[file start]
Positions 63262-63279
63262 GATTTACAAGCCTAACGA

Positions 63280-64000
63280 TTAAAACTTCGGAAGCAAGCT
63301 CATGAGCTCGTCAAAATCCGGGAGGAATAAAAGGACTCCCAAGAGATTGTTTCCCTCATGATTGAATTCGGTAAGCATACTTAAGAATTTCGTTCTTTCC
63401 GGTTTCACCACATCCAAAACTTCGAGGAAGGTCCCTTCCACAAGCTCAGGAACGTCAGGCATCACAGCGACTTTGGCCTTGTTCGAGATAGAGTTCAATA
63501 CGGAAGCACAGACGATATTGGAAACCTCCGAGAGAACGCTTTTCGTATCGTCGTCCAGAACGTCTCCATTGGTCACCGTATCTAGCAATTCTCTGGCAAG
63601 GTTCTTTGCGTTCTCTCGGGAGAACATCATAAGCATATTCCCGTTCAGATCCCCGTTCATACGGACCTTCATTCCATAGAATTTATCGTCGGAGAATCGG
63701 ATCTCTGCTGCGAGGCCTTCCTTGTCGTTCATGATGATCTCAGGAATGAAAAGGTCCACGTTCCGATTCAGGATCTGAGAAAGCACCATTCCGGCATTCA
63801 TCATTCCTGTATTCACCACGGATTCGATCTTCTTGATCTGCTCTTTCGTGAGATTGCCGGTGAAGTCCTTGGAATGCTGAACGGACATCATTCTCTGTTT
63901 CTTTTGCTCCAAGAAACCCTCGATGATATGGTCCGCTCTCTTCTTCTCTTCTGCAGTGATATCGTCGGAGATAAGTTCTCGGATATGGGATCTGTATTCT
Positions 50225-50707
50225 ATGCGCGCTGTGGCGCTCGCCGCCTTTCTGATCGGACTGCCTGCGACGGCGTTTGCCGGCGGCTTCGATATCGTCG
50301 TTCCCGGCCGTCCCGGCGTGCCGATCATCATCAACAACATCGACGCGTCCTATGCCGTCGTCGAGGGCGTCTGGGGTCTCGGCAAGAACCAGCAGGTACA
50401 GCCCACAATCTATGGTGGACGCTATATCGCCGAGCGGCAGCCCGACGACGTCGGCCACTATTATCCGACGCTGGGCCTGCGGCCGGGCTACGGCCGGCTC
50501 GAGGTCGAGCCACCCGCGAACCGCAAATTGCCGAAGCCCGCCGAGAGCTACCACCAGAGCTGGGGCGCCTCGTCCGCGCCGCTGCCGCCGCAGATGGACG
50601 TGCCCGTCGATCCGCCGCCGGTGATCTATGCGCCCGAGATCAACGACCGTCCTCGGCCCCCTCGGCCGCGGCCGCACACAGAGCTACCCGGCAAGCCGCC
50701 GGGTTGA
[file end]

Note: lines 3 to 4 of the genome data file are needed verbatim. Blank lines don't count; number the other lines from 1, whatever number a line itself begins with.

Positions 63280-64000
63280 TTAAAACTTCGGAAGCAAGCT